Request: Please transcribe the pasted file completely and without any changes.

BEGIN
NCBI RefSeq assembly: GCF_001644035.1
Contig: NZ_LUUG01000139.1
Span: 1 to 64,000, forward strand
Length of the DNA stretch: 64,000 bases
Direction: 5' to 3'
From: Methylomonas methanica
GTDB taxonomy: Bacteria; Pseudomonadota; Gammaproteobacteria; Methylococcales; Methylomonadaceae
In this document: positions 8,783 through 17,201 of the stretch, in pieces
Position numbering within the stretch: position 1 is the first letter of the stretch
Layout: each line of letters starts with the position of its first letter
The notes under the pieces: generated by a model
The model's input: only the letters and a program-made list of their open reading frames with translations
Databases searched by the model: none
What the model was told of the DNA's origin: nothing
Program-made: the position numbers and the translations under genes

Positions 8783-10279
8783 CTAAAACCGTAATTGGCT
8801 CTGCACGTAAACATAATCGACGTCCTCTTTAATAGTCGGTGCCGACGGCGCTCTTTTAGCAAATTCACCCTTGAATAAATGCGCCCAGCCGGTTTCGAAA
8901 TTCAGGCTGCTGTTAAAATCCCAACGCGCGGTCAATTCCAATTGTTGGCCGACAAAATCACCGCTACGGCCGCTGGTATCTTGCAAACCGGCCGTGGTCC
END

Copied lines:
NCBI RefSeq assembly: GCF_001644035.1
Contig: NZ_LUUG01000139.1
Span: 1 to 64,000, forward strand
Length of the DNA stretch: 64,000 bases
Direction: 5' to 3'
From: Methylomonas methanica
GTDB taxonomy: Bacteria; Pseudomonadota; Gammaproteobacteria; Methylococcales; Methylomonadaceae
In this document: positions 8,783 through 17,201 of the stretch, in pieces
Position numbering within the stretch: position 1 is the first letter of the stretch
Layout: each line of letters starts with the position of its first letter
The notes under the pieces: generated by a model
The model's input: only the letters and a program-made list of their open reading frames with translations
Databases searched by the model: none
What the model was told of the DNA's origin: nothing
Program-made: the position numbers and the translations under genes

Positions 8783-10279
8783 CTAAAACCGTAATTGGCT
8801 CTGCACGTAAACATAATCGACGTCCTCTTTAATAGTCGGTGCCGACGGCGCTCTTTTAGCAAATTCACCCTTGAATAAATGCGCCCAGCCGGTTTCGAAA
8901 TTCAGGCTGCTGTTAAAATCCCAACGCGCGGTCAATTCCAATTGTTGGCCGACAAAATCACCGCTACGGCCGCTGGTATCTTGCAAACCGGCCGTGGTCC